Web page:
CHICAGO (CBS) — With Gov. JB Pritzker’s signature Illinois is the 11th state to legalize marijuana, and the law is being called the most progressive in the country.
Because social justice plays a big role in what’s law in Illinois on Jan. 1, the law includes criminal justice reform, giving back to communities affected by the war on drugs, even measures to level the playing field when it comes to breaking into the industry as a minority.READ MORE: LOCATED: Sariyah Brown, 10, From Matteson
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“Our state once again is a leader,” Pritzker said. “Putting forward the most equity-centric cannabis legalization in the nation.”
Equity-centric starts with nearly 800,000 Illinois residents with criminal records related to marijuana. Anything involving less than 30 grams will be cleared.
But it doesn’t stop there.
Studies show black and white people use cannabis at the same rates.
But according to the ACLU, black people make up 15% of Illinois’ population and 60% of its pot possession arrests.READ MORE: Chicago Weather: A Few Sprinkles Overnight
“That arrest is on someone’s record,” said Ed Yohnka, ACLU director of communications and public policy. “And it can affect a whole array of tings from employment to educational opportunities to housing opportunities.”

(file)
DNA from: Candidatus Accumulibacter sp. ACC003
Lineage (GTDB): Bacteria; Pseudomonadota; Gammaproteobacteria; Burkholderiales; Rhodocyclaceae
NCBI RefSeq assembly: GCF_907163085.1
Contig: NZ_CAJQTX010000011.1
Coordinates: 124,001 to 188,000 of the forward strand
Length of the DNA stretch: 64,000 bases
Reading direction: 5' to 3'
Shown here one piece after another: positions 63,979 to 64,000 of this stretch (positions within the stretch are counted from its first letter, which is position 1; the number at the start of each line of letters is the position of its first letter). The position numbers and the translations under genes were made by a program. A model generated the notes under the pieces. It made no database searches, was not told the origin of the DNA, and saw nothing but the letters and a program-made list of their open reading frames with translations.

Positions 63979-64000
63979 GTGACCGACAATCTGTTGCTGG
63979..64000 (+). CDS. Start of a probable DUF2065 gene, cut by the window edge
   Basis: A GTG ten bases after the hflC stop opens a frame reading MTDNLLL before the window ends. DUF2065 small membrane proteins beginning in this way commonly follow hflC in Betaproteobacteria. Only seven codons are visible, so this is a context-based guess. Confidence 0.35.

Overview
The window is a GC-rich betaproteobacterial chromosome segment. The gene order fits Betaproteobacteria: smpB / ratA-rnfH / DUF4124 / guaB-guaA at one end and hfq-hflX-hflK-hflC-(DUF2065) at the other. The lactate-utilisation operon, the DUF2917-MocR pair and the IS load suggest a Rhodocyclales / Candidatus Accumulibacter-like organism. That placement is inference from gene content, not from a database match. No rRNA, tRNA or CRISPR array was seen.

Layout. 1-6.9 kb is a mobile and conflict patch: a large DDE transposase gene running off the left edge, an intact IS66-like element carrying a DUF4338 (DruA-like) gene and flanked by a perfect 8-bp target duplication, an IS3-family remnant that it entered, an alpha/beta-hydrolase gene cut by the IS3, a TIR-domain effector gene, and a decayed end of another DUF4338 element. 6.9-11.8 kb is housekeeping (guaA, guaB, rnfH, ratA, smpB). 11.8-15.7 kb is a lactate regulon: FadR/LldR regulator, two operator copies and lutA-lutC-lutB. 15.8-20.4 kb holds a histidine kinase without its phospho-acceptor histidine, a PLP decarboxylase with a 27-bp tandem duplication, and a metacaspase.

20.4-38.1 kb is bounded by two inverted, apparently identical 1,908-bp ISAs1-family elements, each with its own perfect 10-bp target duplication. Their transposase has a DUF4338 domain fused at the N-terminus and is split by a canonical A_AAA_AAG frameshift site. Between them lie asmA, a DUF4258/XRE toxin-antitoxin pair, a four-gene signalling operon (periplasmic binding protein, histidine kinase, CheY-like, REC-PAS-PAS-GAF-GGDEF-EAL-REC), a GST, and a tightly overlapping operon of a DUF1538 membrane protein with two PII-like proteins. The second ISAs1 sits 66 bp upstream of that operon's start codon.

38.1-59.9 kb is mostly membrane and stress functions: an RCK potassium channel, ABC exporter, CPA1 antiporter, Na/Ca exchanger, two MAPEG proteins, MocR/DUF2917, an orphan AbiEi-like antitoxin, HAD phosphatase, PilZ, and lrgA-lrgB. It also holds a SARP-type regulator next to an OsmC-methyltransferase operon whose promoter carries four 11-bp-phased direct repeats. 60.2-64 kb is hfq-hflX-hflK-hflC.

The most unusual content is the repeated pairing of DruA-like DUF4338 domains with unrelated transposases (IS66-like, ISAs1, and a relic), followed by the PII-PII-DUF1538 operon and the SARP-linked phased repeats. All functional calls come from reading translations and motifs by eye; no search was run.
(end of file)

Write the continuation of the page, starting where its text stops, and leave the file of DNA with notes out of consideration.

The law promises 25% of tax revenue from marijuana to restore, reinvest and renew impoverished communities unfairly impacted by the war on drugs.
Another 20% is marked for substance abuse treatment programs.
And there’s also a program, built in to help level the playing field with preference given to minority owners, a special fund to subsidize fees and the availability of low interest loans for minorities.
A job training program will launch in September 2020 and will be funded based on a community college’s percentage of low income students.
“And this is just one step that we out to be looking at that really can begin to address the harm that we have done over all these years,” said Yohnka.MORE NEWS: Bill Geared Toward Creating More Affordable Housing Passes Out Of Illinois Senate Committee
Until Jan. 1 possession of marijuana is still a crime.